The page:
Congressional Republicans renewed their inquiry Tuesday into an alleged multiple-agency secret attack against businesses after receiving information that conflicts with what agency officials have said.
Republicans have been concerned federal agencies are secretly working together to drastically change employment law. The National Labor Relations Board (NLRB) has worked to expand a critical business contracting rule known as the joint-employer standard. The Department of Labor (DOL) has denied coordinating with them on the matter. The House Committee on Education and the Workforce, however, received documents Jan. 13 which conflict with those earlier claims.
“This information clearly demonstrates the Department and the NLRB communicated directly on the joint employer policies,” the committee noted in a letter to Labor Secretary Thomas Perez. “This new information – and the Department’s unwillingness over a period of months to fully cooperate with the Committee’s request – calls into question the Department’s respect from Congress’s constitutional oversight authority.”
The committee is now renewing its Oct. 13 request for all related documents, communications, and information between the agencies. The joint-employer standard can be applied to many different business models including franchising. Franchises often consist of a corporation which contracts its brand name and products out to smaller businesses. The standard allows the federal government to declare multiple companies that contract with one another a single employer if one has direct control over the employees of the other.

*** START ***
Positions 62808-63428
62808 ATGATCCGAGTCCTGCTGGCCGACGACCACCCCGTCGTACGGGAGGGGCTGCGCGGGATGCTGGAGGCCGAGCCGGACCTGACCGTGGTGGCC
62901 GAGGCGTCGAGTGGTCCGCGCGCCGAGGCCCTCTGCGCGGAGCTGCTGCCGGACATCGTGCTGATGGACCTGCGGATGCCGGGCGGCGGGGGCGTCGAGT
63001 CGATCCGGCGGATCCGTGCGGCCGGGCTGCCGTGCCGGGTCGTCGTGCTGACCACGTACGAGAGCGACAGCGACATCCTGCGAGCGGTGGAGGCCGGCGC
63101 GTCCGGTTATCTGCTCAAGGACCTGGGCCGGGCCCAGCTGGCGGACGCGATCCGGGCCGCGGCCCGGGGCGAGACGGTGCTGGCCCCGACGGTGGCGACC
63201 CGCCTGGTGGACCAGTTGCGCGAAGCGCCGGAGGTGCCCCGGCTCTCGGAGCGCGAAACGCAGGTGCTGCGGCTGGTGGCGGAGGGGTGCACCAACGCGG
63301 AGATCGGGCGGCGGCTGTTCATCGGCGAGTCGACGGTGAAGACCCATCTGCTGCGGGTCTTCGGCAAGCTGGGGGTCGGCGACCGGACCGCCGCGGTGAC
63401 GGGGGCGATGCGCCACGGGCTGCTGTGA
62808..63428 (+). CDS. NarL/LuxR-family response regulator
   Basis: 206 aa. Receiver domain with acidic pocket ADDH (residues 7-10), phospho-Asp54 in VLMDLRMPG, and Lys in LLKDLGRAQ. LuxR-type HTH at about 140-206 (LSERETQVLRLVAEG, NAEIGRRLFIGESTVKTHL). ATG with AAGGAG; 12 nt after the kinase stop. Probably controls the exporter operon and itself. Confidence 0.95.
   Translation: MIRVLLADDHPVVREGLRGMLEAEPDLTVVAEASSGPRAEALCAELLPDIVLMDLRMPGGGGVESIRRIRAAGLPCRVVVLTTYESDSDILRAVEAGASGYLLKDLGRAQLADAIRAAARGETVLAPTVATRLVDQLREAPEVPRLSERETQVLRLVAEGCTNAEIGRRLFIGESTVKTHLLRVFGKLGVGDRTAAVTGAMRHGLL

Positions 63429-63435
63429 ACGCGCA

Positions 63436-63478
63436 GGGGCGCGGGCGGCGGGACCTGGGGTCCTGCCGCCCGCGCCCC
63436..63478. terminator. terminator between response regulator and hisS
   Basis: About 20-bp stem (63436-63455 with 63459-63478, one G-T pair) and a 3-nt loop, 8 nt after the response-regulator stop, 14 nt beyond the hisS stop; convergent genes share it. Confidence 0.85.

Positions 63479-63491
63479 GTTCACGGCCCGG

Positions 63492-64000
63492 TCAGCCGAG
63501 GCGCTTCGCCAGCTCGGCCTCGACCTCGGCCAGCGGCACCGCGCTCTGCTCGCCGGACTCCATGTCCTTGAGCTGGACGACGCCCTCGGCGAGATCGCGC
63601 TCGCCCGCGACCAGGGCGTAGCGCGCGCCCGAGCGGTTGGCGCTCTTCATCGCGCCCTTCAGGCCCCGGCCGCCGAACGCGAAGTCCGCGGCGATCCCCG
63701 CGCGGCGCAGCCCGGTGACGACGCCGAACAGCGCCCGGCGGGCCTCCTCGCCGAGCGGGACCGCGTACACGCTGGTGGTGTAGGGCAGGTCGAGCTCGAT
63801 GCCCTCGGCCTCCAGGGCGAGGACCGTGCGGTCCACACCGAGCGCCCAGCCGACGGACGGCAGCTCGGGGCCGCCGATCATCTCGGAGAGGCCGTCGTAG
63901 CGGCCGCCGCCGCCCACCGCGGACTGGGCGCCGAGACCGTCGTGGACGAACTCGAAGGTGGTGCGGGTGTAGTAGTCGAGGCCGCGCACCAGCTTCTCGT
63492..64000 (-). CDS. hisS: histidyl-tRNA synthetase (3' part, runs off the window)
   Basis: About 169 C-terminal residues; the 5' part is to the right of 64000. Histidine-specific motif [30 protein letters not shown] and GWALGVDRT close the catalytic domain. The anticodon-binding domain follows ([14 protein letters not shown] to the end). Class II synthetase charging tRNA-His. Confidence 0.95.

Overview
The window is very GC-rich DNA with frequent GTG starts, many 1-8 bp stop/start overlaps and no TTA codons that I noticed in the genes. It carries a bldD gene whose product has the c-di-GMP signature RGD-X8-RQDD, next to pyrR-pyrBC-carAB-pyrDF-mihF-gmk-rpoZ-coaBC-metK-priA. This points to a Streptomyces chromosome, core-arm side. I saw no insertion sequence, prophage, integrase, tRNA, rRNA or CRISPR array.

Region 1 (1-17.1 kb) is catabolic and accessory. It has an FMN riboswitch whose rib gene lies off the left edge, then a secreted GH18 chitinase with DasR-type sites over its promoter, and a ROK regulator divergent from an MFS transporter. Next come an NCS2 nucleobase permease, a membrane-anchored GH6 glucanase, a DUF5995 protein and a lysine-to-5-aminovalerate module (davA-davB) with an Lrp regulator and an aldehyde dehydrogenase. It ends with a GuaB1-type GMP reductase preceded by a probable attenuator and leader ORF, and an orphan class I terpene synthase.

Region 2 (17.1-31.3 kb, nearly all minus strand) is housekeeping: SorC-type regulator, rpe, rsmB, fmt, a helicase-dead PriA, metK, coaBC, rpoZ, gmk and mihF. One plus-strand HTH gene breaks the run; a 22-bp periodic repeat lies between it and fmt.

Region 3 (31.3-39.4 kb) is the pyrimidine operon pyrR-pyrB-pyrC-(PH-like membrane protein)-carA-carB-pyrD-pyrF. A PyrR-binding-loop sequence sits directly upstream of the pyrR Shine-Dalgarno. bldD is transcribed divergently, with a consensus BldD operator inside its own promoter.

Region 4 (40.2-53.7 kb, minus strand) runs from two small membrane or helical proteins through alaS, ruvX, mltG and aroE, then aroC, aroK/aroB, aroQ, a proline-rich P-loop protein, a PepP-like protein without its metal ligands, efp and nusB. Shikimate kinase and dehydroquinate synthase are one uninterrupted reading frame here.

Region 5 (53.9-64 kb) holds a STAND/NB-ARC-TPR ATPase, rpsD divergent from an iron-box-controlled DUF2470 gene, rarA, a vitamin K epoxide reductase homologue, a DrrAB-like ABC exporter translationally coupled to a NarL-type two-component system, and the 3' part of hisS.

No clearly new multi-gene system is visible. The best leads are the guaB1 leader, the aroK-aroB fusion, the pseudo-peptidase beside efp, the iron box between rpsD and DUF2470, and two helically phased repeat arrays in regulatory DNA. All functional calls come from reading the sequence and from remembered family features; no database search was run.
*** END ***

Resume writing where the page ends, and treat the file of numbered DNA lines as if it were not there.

The expanded standard could very well unravel many different types of business models. When one company gets declared a joint-employer with another, it must accept responsibility for the actions of that operation. Business groups argue this could result in corporations being less likely to participate in the franchise model or asserting more control over the small businesses they contract with.
The joint-employer standard has traditionally been considered based on direct and immediate control. The control could be over wages, benefits and other employment factors. Cases involving McDonald’s, CNN and Browning-Ferris have allowed the NLRB to revisit and expand the standard.
The expanded standard now considers factors beyond just employment. It makes it easier for the NLRB to declare two or more companies joint-employers on a seemingly case-by-case basis. The standard is pivotal to franchising and contracting and may very well subject countless employers to huge changes.
Information leaked last year prompted concern among lawmakers that the NLRB has been secretly working with the Occupational Safety and Health Administration (OSHA) in its efforts. The issue was first raised Sept. 23 during a Senate hearing. OSHA falls under the DOL.
Businesses have noted the new standard is not well-defined, which has caused uncertainty in their operations. The NLRB has defended the potential changes by noting corporations oftentimes have too much control over the smaller companies they contract with for them to be considered their own independent operations.
Critics claim the change to the joint-employer rule is nothing more than an attempt to benefit unions. Under the previous standard, unions would have to organize employees at each individual company within a single franchise as opposed to organizing all employees at once within the same franchise. The NLRB has been accused on multiple occasions of unfairly benefiting labor unions.
The DOL, NLRB and OSHA did not respond to requests for comment by The Daily Caller News Foundation.
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